1812 in the United States
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|1812 in the United States|
The Star Spangled Banner, 15 stars, 15 stripes (1795–1818)
|Timeline of United States history|
|History of the United States (1789–1849)|
- President: James Madison (DR-Virginia)
- Vice President: George Clinton (DR-New York) (until April 20), vacant (starting April 20)
- Chief Justice: John Marshall (Virginia)
- Speaker of the House of Representatives: Henry Clay (DR-Kentucky)
- Congress: 12th
- January – The New England Journal of Medicine is first published in Boston by Dr John Collins Warren as the New England Journal of Medicine and Surgery and the Collateral Branches of Medical Science.
- February 2 – Russia establishes a fur trading colony at Fort Ross, California.
- February 7 – The last of four major New Madrid earthquakes strike New Madrid, Missouri, with an estimated moment magnitude of over 8.
- March 26 – The Boston Gazette prints a political cartoon coining the term "Gerrymander" after former Massachusetts Governor Elbridge Gerry's approval (on February 11) of legislation creating oddly shaped electoral districts designed to help incumbents win re-election.
- April 4 – U.S. President James Madison enacts a 90-day embargo on trade with the United Kingdom.
- April 20 – George Clinton, Vice President of the United States, dies in office.
- April 30 – Louisiana is admitted as the 18th U.S. state (see History of Louisiana).
- June 1 – War of 1812: U.S. President James Madison asks the U.S. Congress to declare war on Great Britain.
- June 4 – Following Louisiana's admittance as a U.S. state, the territory created by that name is renamed the Missouri Territory.
- June 18 – The War of 1812 begins between the United States and the British Empire.
- July 12 – Americans invade Canada at Windsor, Ontario.
- August 5 – War of 1812: Tecumseh's Indian force ambushes Thomas Van Horne's 200 Americans at Brownstone Creek, causing them to flee and retreat.
- August 15 – War of 1812: Battle of Fort Dearborn – Potawatomi warriors overrun the U.S. fort in Illinois Territory.
- August 16 – War of 1812: American General William Hull surrenders Fort Detroit without a fight to the British Army.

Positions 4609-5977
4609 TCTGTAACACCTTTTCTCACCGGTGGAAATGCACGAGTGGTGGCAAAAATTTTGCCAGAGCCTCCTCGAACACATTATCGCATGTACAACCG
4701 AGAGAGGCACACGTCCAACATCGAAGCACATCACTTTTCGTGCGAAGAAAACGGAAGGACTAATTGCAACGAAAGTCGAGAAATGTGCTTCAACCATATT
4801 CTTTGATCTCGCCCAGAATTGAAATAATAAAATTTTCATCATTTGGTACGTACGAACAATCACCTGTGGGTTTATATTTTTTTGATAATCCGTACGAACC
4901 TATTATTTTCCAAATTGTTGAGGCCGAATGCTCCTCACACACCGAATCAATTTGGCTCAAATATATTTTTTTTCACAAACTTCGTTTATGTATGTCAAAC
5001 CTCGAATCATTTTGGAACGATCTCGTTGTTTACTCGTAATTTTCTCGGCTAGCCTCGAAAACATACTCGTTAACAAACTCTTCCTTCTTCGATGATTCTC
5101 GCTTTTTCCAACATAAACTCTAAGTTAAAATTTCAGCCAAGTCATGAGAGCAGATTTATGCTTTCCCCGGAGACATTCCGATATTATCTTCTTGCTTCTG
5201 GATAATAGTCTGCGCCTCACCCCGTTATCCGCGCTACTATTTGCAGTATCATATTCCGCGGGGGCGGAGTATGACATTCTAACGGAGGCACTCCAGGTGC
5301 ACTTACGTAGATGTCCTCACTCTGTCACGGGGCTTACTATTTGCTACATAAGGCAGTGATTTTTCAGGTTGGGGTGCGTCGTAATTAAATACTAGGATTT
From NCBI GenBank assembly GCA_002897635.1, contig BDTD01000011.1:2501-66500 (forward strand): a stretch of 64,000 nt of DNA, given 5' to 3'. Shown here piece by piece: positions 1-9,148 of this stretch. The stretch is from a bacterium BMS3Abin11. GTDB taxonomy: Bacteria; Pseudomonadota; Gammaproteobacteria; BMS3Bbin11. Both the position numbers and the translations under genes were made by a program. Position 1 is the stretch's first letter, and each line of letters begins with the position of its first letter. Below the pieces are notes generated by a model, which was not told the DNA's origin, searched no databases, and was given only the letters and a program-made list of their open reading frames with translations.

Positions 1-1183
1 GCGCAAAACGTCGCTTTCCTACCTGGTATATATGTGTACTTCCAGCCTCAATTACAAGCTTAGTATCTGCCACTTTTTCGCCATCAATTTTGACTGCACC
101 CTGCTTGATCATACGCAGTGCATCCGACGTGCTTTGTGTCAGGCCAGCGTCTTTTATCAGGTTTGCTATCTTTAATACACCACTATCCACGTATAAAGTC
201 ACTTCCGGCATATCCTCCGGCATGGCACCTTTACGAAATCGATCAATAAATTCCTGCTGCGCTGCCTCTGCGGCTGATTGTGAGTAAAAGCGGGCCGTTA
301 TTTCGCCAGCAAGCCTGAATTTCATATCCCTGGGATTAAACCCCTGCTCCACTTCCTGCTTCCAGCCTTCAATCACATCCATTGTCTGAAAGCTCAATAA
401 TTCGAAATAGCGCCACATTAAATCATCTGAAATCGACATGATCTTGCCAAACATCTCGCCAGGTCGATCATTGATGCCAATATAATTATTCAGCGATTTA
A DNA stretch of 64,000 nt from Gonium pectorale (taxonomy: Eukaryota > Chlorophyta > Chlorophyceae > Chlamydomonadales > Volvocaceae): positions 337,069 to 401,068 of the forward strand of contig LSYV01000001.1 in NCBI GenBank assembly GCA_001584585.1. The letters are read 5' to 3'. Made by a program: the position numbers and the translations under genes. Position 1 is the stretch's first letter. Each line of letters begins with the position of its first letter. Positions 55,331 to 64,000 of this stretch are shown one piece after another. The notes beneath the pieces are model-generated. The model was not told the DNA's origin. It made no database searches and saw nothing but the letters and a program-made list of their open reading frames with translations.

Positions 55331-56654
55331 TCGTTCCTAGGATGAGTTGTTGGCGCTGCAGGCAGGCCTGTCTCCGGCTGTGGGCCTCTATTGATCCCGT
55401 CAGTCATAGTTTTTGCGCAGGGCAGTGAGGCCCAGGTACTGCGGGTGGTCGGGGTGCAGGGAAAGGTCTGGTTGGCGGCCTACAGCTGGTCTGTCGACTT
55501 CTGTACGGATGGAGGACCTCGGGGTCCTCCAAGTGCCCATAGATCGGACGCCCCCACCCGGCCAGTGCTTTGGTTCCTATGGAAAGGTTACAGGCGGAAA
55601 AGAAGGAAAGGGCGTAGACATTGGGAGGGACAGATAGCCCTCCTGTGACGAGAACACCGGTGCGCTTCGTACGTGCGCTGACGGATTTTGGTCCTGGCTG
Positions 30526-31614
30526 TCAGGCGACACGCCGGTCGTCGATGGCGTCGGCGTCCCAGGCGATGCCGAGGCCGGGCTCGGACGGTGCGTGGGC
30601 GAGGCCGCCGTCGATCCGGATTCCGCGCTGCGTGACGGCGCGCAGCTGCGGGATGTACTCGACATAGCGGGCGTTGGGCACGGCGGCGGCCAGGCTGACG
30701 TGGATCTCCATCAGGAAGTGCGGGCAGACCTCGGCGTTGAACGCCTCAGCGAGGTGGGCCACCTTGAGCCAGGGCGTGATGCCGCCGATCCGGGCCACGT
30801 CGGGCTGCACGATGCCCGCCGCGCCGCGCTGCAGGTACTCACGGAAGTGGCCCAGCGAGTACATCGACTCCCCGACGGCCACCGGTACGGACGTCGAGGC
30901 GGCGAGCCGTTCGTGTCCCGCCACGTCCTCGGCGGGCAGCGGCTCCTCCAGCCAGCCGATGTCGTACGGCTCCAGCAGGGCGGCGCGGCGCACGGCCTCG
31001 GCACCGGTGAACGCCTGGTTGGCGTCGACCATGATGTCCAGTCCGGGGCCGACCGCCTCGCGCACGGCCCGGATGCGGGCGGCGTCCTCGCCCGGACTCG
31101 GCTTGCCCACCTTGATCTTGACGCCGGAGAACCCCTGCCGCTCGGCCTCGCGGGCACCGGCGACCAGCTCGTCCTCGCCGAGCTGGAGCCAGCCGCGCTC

- August 19 – War of 1812, USS Constitution vs HMS Guerriere: The USS Constitution defeats the British frigate HMS Guerriere off the coast of Nova Scotia. The British shot is said to have bounced off the Constitution's sides, earning her the nickname "Old Ironsides".
- October – The capital of the Commonwealth of Pennsylvania, United States is permanently moved from Lancaster to Harrisburg.
- October 9 – War of 1812: American naval forces under Lieutenant Jesse Duncan Elliott capture two British warships, HMS Detroit and HMS Caledonia.
- October 13 – War of 1812 – Battle of Queenston Heights: As part of the Niagara campaign in Ontario, Canada, United States forces under General Stephen Van Rensselaer are repulsed from invading Canada by British and native troops led by Sir Isaac Brock (although he dies during the battle).
- November 5 – James Madison defeats DeWitt Clinton in the U.S. presidential election.
- December 7 – Missouri Territory is effective.
- December 29 – War of 1812: The USS Constitution defeats the British frigate Java off the coast of Brazil.
- The Bishop James Madison Society is founded at the College of William & Mary, Williamsburg, Virginia.
- The City Bank of New York is founded.
- The General Land Office becomes an independent agency of the U.S. government, responsible for land in the public domain.
- The Williamsport Academy for the Education of Youth is founded in Pennsylvania.
- The Old Oscar Pepper Distillery (now the Woodford Reserve Distillery), the oldest Kentucky Bourbon distillery, is established along Glenn's Creek in Woodford County, Kentucky.
- Baptist Training Union now Wayland Baptist Theological Seminary is founded by Escaped and Free Slaves in Philadelphia, Pennsylvania.
- Princeton Theological Seminary is founded in New Jersey.
- War of 1812 (1812–1815)